• If you would enter @sys.number as a variable, the set up wouldn't work because it's a predefined platform entity. You want the @sys.number that was part of the composite entity

  • To grab this entity, you need to use: car_info.sys.number

The Condition block looks like this:

The difference between entities, variables, and values

A value is a possible element of a variable or entity. For example, the variable 'destination' can have the following values: Antwerp, London, Brussels, ...

An entity that was successfully recognized by the NLP engine will be stored as a variable. For example, say you created the match text entity 'Levels' with values 'Beginner', 'Intermediate' and 'Expert'. When the user says 'I think I'm an expert', the value 'expert' will be saved as a variable. So a variable is an entity that was successfully recognized and stored by the chatbot.

Variables are pieces of information you know about the person talking to the bot. For example, if someone is talking to the bot in English, we will remember their preference and save 'English' as a value for the variable β€œLanguage”. Variables and values always appear in pairs. They are stored on the user session that gathers all information about a user.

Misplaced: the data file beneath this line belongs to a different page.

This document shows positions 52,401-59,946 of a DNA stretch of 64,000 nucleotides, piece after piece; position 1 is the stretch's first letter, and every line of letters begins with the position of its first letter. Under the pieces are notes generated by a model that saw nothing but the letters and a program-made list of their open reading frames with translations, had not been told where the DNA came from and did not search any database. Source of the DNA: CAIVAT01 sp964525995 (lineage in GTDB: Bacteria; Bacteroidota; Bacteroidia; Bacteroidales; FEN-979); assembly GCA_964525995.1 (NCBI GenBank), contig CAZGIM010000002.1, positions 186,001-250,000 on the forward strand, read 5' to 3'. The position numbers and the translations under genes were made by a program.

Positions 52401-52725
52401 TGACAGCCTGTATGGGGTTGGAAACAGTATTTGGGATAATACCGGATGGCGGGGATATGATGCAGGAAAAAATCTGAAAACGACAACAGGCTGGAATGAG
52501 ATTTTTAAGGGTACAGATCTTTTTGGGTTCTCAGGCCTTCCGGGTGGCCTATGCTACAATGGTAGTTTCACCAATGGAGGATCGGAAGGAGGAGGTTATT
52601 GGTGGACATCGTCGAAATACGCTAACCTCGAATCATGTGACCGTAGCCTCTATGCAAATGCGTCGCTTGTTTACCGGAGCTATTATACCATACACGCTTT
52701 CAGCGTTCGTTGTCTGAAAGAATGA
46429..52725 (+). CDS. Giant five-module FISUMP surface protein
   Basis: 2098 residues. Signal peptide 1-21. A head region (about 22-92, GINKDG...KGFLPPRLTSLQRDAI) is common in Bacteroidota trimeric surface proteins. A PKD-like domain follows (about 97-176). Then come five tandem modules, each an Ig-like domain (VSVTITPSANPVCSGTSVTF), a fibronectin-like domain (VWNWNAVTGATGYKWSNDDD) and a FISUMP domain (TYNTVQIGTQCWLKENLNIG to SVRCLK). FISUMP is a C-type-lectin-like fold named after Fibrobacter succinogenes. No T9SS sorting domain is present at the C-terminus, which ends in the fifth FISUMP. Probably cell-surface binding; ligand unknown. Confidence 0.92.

Entities should only be used if their value is needed in the bot conversations. For example, if your bot can help the user find information about a certain product and you need the name of that product to look up the information in a database, you should use entities. If your bot simply redirects to a web page with an overview of all products, you do not need entities.

Last updated